Amid Odesa attacks, Russia deploys standard lie of excluding civilian and cultural targets


July 28, 2023


Amid Odesa attacks, Russia deploys standard lie of excluding civilian and cultural targets

A boy helps salvage items at the Odesa Transfiguration Cathedral after it was heavily damaged in Russian missile attacks in Odesa, on July 23, 2023. (Jae C. Hong/AP)

On July 23, a barrage of Russian missile and drone strikes on the Ukrainian city of Odesa killed at least one person and wounded 22 others.

Dozens of buildings, including the Transfiguration Cathedral, part of a UNESCO World Heritage Site, were damaged in the attack.

It was the latest in a series of strikes on the southern port city after Ukraine attacked the Kerch Bridge — which links Ukraine’s occupied Crimean Peninsula with Russia — on July 17, killing two.

Russia, which vowed retaliation for the bridge attack, continued its pattern of denying systematic attacks on Ukraine’s civilian infrastructure.

“All the facilities designated for defeat and destroyed on the night of 23 July this year, where the Kiev regime, together with foreign specialists, were preparing terrorist acts against the Russian Federation, were located at a safe distance from the Transfiguration Cathedral,” Russia’s Defense Ministry said in a July 23 Telegram post.

“The planning of strikes with precision weapons against military and terrorist infrastructure facilities of the Kiev regime is carried out on the basis of information carefully checked and confirmed through several channels, knowingly excluding the civilian facilities, as well as cultural and historical heritage sites.”

That is false.

Russia’s July 23 strikes on Odesa destroyed and damaged 44 buildings and sites of cultural significance. Russia provided no evidence to back its claim that the civilian buildings struck in the attack were being used to “prepare terrorists acts.”

The July 23 strikes on Odesa fit into a broader Russian assault on Ukraine’s civilian infrastructure, which President Volodymyr Zelenskyy a year ago called “missile terror.”

Russian forces have been hammering Odesa’s port infrastructure and food export facilities since Moscow withdrew from an agreement that allowed Ukraine to export grain from its Black Sea ports, helping avert global food insecurity.

Civilian and cultural sites have also been hit. The Odesa regional administration said 44 buildings, including 19th and 20th century sites and 25 cultural monuments, were damaged in Russia’s July 23 missile barrage.

UNESCO strongly condemned Russia’s “repeated attacks” against Ukraine’s cultural and world heritage sites.

“This outrageous destruction marks an escalation of violence against cultural heritage of Ukraine. I strongly condemn this attack against culture, and I urge the Russian Federation to take meaningful action to comply with its obligations under international law,” UNESCO Director-General Audrey Azoulay said.

As of July 20, UNESCO had verified damage to 270 cultural properties in Ukraine since Russia invaded on February 24, 2022.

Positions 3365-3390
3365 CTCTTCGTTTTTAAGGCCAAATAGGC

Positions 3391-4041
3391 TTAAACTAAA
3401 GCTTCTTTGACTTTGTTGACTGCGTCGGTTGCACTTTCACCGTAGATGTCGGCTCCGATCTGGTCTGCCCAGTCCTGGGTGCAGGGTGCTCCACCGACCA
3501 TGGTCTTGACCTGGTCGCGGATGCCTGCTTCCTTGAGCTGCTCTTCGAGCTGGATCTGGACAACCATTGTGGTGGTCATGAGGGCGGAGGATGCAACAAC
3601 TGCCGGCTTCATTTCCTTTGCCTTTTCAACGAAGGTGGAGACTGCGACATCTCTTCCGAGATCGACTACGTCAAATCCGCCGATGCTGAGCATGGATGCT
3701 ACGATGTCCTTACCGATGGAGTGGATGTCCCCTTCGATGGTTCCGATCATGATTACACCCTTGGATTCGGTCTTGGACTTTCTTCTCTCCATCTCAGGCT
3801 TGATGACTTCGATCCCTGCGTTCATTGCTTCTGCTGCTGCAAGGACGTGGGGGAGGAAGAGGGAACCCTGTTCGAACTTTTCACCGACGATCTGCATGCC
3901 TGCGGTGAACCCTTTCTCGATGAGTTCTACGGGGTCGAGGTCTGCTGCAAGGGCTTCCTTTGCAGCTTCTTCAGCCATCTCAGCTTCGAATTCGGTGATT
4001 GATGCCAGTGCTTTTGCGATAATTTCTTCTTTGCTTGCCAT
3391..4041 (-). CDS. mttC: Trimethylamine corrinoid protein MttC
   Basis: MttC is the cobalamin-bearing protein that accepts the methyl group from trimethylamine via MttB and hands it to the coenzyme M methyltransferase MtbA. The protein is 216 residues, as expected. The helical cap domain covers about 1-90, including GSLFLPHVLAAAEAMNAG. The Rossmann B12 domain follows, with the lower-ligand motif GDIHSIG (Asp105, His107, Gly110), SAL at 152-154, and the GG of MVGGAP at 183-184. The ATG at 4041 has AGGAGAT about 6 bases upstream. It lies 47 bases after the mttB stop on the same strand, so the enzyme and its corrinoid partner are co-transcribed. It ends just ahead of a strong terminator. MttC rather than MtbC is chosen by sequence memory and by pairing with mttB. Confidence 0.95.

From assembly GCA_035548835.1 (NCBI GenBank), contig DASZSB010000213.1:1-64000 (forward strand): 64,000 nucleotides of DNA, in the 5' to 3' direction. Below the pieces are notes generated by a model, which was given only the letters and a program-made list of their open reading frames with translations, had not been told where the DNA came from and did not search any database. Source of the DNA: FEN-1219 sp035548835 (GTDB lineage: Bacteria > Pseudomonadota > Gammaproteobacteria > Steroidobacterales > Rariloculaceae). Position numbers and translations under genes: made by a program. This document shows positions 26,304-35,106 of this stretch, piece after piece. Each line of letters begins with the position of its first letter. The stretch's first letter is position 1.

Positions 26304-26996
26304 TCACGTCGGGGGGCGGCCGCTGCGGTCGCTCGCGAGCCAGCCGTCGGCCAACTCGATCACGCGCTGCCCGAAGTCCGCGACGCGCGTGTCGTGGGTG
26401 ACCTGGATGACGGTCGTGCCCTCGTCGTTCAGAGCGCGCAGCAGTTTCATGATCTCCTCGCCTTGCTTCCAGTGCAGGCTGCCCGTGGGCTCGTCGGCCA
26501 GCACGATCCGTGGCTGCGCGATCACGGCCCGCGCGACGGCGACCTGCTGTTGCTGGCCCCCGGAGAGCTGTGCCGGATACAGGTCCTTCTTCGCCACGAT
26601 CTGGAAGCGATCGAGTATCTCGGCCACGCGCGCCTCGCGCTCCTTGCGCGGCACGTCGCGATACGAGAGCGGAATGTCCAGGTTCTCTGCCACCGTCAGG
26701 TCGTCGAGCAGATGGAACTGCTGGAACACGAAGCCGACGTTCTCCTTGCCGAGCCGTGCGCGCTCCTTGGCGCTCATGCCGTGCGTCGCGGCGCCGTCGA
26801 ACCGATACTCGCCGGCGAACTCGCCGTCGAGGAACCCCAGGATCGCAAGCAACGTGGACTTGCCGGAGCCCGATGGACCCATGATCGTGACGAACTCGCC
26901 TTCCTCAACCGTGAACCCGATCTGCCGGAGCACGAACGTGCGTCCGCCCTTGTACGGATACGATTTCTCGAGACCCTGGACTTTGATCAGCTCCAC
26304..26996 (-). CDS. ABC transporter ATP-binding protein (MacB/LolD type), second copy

The cultural properties hit in the Odesa region include the Odesa Fine Arts Museum, the Odesa Archaeological Museum, the Odesa Maritime Museum, the Odesa Literary Museum and the St. Nicholas Church.

In January, UNESCO declared Odesa’s historic city center, where the Transfiguration Cathedral is located, a UNESCO World Heritage site.

Reports indicate a missile directly hit the Transfiguration Cathedral’s central altar, causing significant damage to the building.

As it has done repeatedly after targeting civilian infrastructure in Ukraine, Moscow blamed Kyiv for the cathedral strike, claiming it was hit by a Ukrainian anti-aircraft guided missile.

Despite Russia’s claim that it used “precision guided weapons” in the strike on Odesa, Zelenskyy said the Transfiguration Cathedral was hit by a KH-22, a high-speed missile designed to sink aircraft carriers. Britain’s defense ministry said the KH-22 is “notoriously inaccurate” when aimed at land-based targets.

In January, Russia hit an apartment building in the central Ukrainian city of Dnipro with a KH-22, killing 40 people.

Kremlin spokesman Dmitry Spokesman Dmitry Peskov blamed that attack on Ukraine’s air defenses.

In the July 23 attack targeting the Odesa region, Ukraine said it shot down nine of the 19 missiles that Russia reportedly fired.

Ukraine said Russia targeted Odesa that day with at least five different types of missiles, partially to thwart Ukraine’s ability to intercept them.

The only air and missile defense system Ukraine has that can shoot down KH-22 missiles are U.S. Patriot missile batteries, of which Ukraine has two. Ukraine is also lacking the necessary air defense systems in the region to shoot down Russia’s Oniks anti-ship cruise missiles, which Russian forces are also using to attack Odesa.

The July 23 attack was not the first time Russia targeted civilian infrastructure in retaliation for a strike on the Kerch Strait Bridge, a vital logistics route for Russia to supply its war effort in Ukraine.

On October 10, 2022, Russia launched dozens of missiles at Ukrainian cities in retaliation for the bombing of the bridge two days earlier. In the Ukrainian capital, Kyiv, Russia struck museums, an office building, a pedestrian bridge, a park, a busy intersection and other civilian areas.

At that time, Russia also falsely claimed it had attacked military and energy infrastructure “in response to Kyiv’s terrorism.”

Polygraph.info has documented repeated Russian denials and disinformation following strikes on civilian targets, noting that Moscow reflexively blames Ukraine for attacks on civilians, despite abundant evidence to the contrary.